Featured Image for Seafood Poisoning - Marine Toxins and What You Need to Know - Part 2: Fin Fish

We in America love our fish and shellfish, but eating these good-for-you foods comes with some risk. In Marine Toxins and What You Need to Know – Part 1, we examined marine toxins in shellfish.  Marine toxins are chemicals and bacteria that occur naturally in marine waters. These toxins and bacteria can contaminate seafood under the right conditions and when consumed, can cause numerous and sometimes serious illnesses. In this article we will focus on the two common types seafood risk associated with marine toxins in fin fish. Both of these illnesses are quite common but are relatively easy to avoid.

Scombrotoxic fish poisoning

Scombrotoxic fish poisoning is also known as scombroid or histamine fish poisoning. This type of poisoning has been reported worldwide and is one of the most common types of illness related to fish consumption.

Scombroid poisoning is caused by deterioration and bacterial spoilage of certain fish species.  These fish have naturally high levels of histidine in muscle protein.  If the fish are not cooled and kept cool immediately after catch, they begin spoiling.  Bacteria in the fish produce an enzyme that converts the histidine into histamine.  Very high levels can be reached relatively quickly.

Important: The histamine toxin cannot be destroyed by cooking, smoking, canning, freezing or curing. In other words, you can’t do anything to the fish to make it edible.

You are most likely already familiar with the fish that are at risk.  Tuna and mackerel are most often contaminated and less often, mahi-mahi, sardines, anchovy, herring, bluefish, amberjack, bonito, lionfish and marlin.

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Consuming spoiled fish with excessive levels of histamines can result in illness in as little as 2 minutes to 2 hours after consumption. Individuals may experience symptoms such as facial flushing, rash, itching, diarrhea, vomiting, flushing, sweating, headache, blurred vision, and palpitations. Some victims experience a burning sensation in the mouth, a metallic taste and perhaps some abdominal pain. In rare cases individuals may also experience respiratory compromise, arrhythmias and hypertension/hypotension.

If you get sick

The good news is that most individuals experience relatively minor symptoms which clear up in a few hours.  Doctors point out that a severe reaction may be ameliorated by antihistamines or epinephrine.  Individuals taking isoniazid or doxycycline may suffer more severe symptoms because these drugs can slow processing of the histamine by the liver.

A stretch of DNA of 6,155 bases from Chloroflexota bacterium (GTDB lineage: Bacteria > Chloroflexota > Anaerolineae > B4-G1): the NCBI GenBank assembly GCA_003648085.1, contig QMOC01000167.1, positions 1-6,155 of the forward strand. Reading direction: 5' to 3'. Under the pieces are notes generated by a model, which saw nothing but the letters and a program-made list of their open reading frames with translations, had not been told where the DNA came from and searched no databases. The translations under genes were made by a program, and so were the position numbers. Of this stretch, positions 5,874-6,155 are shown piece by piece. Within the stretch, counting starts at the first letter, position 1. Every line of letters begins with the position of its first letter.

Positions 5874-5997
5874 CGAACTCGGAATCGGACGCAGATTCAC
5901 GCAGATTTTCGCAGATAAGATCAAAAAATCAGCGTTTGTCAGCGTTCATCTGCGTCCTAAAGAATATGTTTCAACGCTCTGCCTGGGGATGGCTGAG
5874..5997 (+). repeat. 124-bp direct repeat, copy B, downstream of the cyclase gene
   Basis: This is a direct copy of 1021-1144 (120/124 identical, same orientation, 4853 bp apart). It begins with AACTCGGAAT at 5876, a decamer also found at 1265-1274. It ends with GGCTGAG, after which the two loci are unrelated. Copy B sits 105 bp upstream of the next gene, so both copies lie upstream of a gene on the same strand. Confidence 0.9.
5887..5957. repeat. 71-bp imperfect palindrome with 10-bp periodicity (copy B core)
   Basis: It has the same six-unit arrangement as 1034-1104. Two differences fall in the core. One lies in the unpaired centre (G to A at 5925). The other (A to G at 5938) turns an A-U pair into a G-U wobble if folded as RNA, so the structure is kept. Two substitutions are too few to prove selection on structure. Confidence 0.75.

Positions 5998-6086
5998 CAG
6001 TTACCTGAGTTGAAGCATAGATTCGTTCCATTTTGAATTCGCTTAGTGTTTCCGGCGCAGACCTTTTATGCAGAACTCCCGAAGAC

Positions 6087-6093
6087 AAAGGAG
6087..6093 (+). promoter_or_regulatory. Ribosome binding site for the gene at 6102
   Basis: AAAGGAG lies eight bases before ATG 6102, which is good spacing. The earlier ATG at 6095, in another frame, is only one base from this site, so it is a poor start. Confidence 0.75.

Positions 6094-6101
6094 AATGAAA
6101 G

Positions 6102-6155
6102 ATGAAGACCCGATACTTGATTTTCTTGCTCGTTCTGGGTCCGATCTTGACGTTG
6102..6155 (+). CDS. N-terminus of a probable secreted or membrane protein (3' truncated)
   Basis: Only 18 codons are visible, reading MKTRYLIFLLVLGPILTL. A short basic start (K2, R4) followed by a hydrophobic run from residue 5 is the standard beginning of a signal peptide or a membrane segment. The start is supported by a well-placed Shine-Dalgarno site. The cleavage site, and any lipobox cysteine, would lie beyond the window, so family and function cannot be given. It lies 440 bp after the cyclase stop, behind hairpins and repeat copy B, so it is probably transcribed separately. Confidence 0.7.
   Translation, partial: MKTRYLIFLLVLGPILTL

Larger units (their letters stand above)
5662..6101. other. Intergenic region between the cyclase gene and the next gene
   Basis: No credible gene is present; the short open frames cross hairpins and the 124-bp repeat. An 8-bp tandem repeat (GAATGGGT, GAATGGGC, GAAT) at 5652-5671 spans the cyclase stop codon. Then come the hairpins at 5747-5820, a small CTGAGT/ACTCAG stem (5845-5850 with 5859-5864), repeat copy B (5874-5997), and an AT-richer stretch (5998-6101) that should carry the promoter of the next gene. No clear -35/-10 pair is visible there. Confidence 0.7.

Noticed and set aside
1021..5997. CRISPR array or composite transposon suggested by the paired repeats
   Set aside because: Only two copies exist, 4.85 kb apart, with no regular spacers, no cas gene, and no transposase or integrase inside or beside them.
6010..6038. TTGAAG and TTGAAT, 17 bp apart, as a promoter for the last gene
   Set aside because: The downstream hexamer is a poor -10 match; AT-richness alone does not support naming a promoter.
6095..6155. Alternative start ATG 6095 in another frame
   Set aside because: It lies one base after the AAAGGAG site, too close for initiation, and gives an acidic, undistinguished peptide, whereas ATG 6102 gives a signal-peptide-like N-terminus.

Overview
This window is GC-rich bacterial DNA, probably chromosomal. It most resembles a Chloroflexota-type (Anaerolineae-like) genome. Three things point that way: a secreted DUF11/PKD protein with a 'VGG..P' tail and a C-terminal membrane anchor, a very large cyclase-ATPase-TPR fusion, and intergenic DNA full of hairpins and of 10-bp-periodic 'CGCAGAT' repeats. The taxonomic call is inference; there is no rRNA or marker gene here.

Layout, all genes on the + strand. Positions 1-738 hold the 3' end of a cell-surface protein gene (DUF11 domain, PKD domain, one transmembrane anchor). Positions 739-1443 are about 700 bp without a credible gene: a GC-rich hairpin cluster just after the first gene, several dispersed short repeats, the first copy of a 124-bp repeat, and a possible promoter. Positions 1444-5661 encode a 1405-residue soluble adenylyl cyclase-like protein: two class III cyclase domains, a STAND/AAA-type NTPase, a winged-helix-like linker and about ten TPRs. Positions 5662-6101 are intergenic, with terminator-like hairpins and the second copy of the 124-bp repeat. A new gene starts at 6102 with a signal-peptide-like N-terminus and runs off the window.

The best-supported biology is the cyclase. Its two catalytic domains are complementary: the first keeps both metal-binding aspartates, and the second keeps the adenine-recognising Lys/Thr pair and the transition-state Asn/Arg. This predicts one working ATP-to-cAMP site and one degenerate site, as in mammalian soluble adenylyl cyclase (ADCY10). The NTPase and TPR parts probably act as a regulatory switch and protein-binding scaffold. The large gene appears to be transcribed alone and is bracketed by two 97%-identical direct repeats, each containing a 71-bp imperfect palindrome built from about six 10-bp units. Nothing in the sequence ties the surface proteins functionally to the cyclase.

Protecting yourself

 Here are some things you can do to avoid scombroid poisoning from spoiled fish.

  • If you think for any reason that the fish may be even a little bit spoiled, don’t eat it. Remember that the toxin cannot be destroyed by any type of cooking.
  • If the fish looks fine, but you notice that it has a peppery, salty, sharp or bubbly taste, do not eat it.  There is likely a very high level of histamine contamination.
  • If the fish was caught recreationally, be sure that it was stored on ice immediately after catch and that it is not allowed to lie around on the dock.  Toxic levels of histamines can occur in the fish in as little 6 to 8 hours.
  • Always store unfrozen fish at home at 38°F or less.  Consume within three days.
  • Extra precaution: Do not assume that just because you bought a frozen fish that it will be safe.  If the fish was too long at ambient temperature before freezing or if it partially thawed in transit, spoilage may have begun.

Ciguatera poisoning

Ciguatera is caused by eating contaminated tropical reef fish and is the most commonly reported seafood poisoning in the world, with more than 50,000 cases reported annually.  It is estimated that the number of cases is severely under-reported, perhaps by as much as 90 percent. As you can see, ciguatera is a very common type of seafood poisoning.